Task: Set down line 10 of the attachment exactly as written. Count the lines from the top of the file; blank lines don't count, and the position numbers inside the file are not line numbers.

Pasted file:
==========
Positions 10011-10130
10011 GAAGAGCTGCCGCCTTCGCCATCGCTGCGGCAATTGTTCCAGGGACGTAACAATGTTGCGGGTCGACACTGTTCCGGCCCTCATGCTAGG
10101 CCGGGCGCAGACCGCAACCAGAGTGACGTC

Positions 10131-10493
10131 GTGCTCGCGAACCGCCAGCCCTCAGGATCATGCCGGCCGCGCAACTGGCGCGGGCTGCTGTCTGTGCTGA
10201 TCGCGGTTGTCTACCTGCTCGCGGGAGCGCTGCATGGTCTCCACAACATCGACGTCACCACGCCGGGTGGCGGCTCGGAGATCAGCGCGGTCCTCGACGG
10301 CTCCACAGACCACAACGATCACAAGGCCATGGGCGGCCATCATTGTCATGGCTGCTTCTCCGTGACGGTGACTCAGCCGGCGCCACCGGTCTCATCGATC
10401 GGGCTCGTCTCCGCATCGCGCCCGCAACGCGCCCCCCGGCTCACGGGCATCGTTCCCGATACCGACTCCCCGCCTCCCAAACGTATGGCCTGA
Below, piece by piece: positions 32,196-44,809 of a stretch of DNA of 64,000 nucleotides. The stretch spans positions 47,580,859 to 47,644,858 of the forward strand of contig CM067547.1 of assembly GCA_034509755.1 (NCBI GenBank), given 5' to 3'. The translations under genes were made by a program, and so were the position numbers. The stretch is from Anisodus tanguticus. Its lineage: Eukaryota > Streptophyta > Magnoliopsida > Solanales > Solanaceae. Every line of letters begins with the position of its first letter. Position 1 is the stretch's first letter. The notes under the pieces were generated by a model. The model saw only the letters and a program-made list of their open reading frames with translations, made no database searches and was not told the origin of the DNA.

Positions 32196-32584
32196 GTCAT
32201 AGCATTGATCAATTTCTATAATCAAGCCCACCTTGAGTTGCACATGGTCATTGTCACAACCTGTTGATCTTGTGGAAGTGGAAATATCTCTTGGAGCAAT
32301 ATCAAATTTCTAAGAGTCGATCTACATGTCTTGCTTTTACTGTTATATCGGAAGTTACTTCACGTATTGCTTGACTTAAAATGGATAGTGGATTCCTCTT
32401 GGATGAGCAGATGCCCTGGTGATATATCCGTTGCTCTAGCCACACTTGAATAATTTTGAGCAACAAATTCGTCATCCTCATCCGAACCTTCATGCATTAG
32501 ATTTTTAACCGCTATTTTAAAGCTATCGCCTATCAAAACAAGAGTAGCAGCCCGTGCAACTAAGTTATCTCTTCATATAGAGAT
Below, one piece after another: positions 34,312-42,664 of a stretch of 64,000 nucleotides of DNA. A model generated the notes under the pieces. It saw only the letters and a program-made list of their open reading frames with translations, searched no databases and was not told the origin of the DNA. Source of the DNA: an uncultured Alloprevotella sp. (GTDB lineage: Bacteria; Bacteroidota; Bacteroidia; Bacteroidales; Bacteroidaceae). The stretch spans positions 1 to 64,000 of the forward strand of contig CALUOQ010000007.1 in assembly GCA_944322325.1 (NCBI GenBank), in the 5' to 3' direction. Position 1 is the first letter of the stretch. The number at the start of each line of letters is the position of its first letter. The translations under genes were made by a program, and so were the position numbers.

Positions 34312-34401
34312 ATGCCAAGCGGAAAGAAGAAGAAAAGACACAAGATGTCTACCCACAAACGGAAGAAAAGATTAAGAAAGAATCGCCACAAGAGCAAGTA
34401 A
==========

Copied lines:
Positions 32196-32584